Moths are a common sight around homes since they are attracted to light sources and it’s easy enough for them to get in through open doors, torn screens, or other entry points. Therefore, if you also have a cat, you’ve probably seen dead or torn-up moths from your cat’s nocturnal hunts of the winged insects. And if given the opportunity and the desire, most cats will gobble a moth or two, not just leave it lying around. If this sounds like your cat, is this something you should worry about? Can cats eat moths?
Short answer: cats can usually eat a moth or two with no ill effects, though as with anything else, there are caveats. Fortunately, most cats won’t eat more than a moth or two at any one time and spend a lot more time just playing with them.
Do Cats Like Moths?
Cats have a natural instinct to hunt insects and vermin, and the fluttering of a moth is generally irresistible for cats. But will you find a lot of half-eaten moths? Well, that really depends on the cat. My cats were never into eating moths so much as knocking them around and playing with them (to the death of the moth in more times than not), but since they ate well from their bowl, they never really felt the desire to eat their ‘prey’. (We will see how my newest cat does since she did use to spend some time outdoors. She may be more into gobbling moths come summer!) Other cats will eat moths or eat least eat part of them.
Whether your cat will eat a moth depends on other factors: are they hungry at the time of the ‘hunt’? Do they eat other bugs or insects or just play with them? Moths are a source of protein for cats so some may feel driven to eat it, while others can’t be bothered and just leave the kill lying around. Cats will also tend to shy away from moths that could be toxic to them, meaning you might have even more dead moths lying around.
Do Cats Hate Moths?
If you’re wondering why your cat won’t eat moths, it’s easy to think that they just don’t like to eat them. This could well be the case – after all, cats have preferences like any human, and some of them may not like the taste of moth. Still, other cats may not feel the need to eat a moth since they have perfectly good food in a bowl waiting for them.
It’s difficult to say whether a cat hates eating moths or whether they just aren’t interested in eating moths. Either way, if your cat isn’t interested, don’t worry about it. They are likely getting all the nutrition they require from their regular cat food and a moth is just an interesting plaything.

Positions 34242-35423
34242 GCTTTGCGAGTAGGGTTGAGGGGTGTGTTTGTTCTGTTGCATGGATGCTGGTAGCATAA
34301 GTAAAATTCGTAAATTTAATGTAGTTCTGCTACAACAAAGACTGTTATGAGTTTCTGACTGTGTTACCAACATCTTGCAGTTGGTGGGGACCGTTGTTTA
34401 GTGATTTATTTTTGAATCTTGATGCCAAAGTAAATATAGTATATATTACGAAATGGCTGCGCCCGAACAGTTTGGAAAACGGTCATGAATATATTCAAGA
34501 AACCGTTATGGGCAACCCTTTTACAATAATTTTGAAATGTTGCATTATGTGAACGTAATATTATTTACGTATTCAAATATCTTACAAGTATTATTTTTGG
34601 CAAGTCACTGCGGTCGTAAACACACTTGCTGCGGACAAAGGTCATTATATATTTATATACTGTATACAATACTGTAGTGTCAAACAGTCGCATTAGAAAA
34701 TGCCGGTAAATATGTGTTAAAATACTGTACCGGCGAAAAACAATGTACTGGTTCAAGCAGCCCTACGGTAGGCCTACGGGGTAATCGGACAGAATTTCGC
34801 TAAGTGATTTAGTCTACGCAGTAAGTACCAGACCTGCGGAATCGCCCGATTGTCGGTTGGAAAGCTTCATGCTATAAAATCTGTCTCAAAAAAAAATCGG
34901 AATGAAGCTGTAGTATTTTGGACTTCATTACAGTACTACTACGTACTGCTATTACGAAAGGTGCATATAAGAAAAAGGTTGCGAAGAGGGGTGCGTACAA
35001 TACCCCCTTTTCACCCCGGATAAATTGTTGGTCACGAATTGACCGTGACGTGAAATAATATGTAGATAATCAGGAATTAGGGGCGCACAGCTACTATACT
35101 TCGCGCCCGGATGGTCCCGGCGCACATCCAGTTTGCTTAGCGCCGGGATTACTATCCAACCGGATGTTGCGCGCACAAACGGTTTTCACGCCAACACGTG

Can Moths Kill My Cat?
Most moths will not kill or even harm cats, assuming that they don’t try to live on a diet of moths. But there are some exceptions to this.
First of all, the Garden Tiger Moth is toxic to cats. Symptoms of garden tiger moth poisoning include (but are not limited to):
- Vomiting or drooling
- Lethargy or uncoordinated movement
- Breathing difficulties
Garden tiger moths are distinctive moths with brownish front wings with a white pattern and orange back wings with a black dotted pattern. They tend to be found in the northern parts of the US, Canada, and across Europe. The caterpillar of this moth is also toxic to cats. Thankfully, most cats will instinctively know that this moth is no good to eat and so poisoning is fairly rare.
Some moth caterpillars are also toxic, though they tend to cause stinging in the mouth, which is mostly an annoyance, though some cats are allergic which can cause their own host of bad reactions.
Eating too many moths can also cause vomiting or diarrhea simply because it’s not something cats are accustomed to eating and can upset their stomach. Many moths also carry insecticides that can cause secondary poisoning to your cat. Again, it’s unlikely that this will kill your cat, but it could make your pet quite ill.
Moths themselves rarely harm cats, but mothballs, which are often used to repel moths, can be quite toxic. It’s important to find alternative ways to repel moths because mothballs can cause cats to become very ill or be killed by it. Use cat-friendly alternatives instead to keep the moths away from your clothing and keep your cat safe. These include things like cedar and lavender.
How Many Moths are Safe for My Cat to Eat?
Cats really don’t tend to treat moths as a staple food unless they are starving and have little recourse. On their own, the average cat will maybe eat one moth a week or every few days and that tends to be fairly harmless. Most cats won’t eat moths at all and instead will simply play with them, kill them, and abandon the body for you to find in the morning.
There is no hard and fast ‘amount’ of moth that is safe for a cat to eat because we don’t know how much of a tipping point there is for a cat between ‘fine’ and ‘upset stomach’. Most cats won’t gorge themselves on moths anyway, so it’s unlikely you’d have to worry.
Cats chasing moths (and butterflies!) is perfectly normal behavior. The fluttering motion is attractive, there’s enough of a challenge to keep cats interested, and moths don’t put up much of a fight. If you catch your cat chasing moths and eating them, you probably don’t have much to worry about, but if you want to discourage your pet, try clapping softly or calling their name to distract them while you take the moth out.
Using natural moth repellent like cedar will also help ensure that cats don’t cross paths with these insects and won’t get poisoned by your repellant. Again though, if you find a half-chewed moth, assuming it’s not a Garden Tiger Moth, you probably have nothing to worry about.
Does your cat eat moths?
Pam is a self-confessed cat lover and has experience of working with cats and owning cats for as long as she can remember. This website is where she gets to share her knowledge and interact with other cat lovers.